Negative Feedback is a Good Thing

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Have you ever been in a class and felt really stupid?

Artists are sensitive beings. We feel our feelings at a deeper level than normal people. That sensitivity we feel as artists is also why we’re gifted with the ability to be so open and vulnerable onstage and behind the camera.

And yet, this can work to our detriment in class.

We’re in class because we want to grow. We want to get better so we can book more work. Sure, there’s no better feeling in the world than crushing our fake sides for an audition that isn’t real as our peers marvel at our talent. And yet, it’s easy to forget that the classroom is the perfect place to mess up.

I took a class recently where one of my peers got some negative feedback. To make matters worse, there were a bunch of important decision-makers in the room. This was an easy blow to the ego for a sensitive artist.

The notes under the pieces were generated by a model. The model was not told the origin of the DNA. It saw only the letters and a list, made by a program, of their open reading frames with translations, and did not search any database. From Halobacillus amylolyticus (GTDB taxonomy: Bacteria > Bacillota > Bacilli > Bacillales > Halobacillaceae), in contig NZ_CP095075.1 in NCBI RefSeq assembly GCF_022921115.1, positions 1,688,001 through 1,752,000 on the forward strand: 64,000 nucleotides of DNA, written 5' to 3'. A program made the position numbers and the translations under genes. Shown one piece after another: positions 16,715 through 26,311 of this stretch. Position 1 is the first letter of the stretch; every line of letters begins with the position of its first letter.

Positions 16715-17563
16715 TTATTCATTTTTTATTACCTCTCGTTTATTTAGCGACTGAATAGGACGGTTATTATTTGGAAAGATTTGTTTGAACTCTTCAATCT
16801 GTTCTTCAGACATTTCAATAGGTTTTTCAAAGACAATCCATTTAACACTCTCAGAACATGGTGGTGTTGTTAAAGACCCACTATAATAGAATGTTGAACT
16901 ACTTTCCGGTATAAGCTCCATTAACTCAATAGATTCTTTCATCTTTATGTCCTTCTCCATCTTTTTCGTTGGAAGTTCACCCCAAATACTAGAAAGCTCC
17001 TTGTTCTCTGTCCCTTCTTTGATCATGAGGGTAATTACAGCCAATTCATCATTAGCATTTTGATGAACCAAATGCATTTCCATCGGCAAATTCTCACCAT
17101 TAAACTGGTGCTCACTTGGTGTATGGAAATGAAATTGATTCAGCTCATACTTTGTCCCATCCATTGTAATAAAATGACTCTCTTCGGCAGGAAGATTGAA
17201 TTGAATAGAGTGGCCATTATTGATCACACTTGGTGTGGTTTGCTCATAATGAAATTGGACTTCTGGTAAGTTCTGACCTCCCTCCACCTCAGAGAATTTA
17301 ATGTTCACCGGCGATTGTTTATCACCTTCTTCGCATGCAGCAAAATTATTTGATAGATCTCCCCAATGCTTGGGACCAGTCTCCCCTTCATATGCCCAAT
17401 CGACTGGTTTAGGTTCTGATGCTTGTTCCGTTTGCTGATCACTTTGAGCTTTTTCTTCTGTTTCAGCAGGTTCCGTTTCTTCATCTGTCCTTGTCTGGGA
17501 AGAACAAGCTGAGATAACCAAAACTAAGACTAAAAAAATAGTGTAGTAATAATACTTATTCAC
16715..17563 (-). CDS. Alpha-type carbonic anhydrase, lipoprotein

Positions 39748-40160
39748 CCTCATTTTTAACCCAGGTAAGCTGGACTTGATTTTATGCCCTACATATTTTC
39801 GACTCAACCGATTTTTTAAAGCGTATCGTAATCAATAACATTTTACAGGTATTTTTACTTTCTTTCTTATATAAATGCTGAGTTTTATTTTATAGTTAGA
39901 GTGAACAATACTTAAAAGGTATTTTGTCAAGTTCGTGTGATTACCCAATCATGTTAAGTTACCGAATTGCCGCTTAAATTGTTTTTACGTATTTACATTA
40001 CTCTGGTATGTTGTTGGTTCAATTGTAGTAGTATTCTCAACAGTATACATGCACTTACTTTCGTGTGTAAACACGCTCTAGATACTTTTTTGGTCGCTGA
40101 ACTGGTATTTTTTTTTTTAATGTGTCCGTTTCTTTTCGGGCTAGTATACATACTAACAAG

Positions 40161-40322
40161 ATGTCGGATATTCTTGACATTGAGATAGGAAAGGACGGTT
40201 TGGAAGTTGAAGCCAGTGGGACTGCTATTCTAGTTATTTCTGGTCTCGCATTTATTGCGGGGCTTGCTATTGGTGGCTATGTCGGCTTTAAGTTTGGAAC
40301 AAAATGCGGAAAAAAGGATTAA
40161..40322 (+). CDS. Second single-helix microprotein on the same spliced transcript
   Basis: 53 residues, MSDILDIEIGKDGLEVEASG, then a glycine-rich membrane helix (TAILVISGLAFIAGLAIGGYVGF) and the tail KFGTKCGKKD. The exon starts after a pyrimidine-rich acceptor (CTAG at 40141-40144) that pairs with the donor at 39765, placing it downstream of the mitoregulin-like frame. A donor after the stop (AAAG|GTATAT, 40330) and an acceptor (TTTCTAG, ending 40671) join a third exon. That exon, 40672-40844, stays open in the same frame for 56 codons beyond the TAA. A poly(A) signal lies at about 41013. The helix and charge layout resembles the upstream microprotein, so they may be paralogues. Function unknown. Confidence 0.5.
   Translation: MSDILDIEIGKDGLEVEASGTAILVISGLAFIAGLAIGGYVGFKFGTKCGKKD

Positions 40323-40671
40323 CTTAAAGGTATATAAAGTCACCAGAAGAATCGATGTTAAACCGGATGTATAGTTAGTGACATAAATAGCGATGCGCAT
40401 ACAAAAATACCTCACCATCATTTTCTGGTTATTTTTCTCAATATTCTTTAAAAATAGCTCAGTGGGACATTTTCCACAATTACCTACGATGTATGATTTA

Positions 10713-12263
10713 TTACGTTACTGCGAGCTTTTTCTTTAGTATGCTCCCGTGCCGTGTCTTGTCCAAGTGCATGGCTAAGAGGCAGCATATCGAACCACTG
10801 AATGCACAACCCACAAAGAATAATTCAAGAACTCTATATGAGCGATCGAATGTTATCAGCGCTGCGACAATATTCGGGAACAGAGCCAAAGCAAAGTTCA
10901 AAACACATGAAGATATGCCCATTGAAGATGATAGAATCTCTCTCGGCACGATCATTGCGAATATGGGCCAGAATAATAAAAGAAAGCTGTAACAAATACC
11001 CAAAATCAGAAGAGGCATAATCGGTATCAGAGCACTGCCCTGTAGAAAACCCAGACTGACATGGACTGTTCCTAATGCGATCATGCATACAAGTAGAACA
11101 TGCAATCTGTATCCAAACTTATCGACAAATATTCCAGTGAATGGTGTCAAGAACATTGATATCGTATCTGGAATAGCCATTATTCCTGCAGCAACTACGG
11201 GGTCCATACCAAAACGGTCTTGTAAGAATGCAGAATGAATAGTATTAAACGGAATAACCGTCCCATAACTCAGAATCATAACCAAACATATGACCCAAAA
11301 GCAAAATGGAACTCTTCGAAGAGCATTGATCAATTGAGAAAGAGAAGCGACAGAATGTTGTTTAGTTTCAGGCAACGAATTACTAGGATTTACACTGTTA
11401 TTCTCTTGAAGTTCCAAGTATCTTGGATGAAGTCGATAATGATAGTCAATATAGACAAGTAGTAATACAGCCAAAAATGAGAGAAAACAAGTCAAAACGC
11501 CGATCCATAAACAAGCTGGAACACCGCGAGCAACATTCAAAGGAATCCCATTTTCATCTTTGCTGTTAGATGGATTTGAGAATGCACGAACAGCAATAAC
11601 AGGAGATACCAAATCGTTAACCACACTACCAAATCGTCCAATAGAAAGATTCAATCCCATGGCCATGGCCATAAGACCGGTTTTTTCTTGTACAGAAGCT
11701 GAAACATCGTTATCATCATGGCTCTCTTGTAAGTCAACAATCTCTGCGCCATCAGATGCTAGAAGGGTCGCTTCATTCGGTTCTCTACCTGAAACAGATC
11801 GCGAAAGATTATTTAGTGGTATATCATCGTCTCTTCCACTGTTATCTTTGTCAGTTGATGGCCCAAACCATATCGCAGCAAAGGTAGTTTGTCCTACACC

To my surprise, this student didn’t burst into tears. She didn’t break down and beat herself up. She actually seemed to be taking it really well, an example for all of us to follow.

When we learn to receive constructive feedback as helpful rather than hurtful, only then can we unlock the opportunity to actually use that feedback to become the incredible artists we know deep down we deserve to be.

This isn’t an excuse for teachers to shame or berate us. If that happens, I give you full permission to leave right then and there.

Just know that each time you’re given negative feedback, you’re in a better place to grow and change. And if you still don’t like hearing that feedback, I ask you: how’s that day job life treating you?

(I know. Same here.)

Let’s be the best we know we can be. Let’s go get ‘em.

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The views expressed in this article are solely that of the individual(s) providing them,
and do not necessarily reflect the opinions of Backstage or its staff.

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Tony Rossi
Tony is a Chicago based actor, having performed both in the Chicago and Boston markets. His training includes the Second City Conservatory and the Business of Coaching and Speaking certification program. After hitting his rock bottom while waiting tables, Tony now coaches actors to see things differently with the things that make them stressed so they can focus on what matters. Check out the Actor Problems podcast, dedicated to the mental well being of actors.
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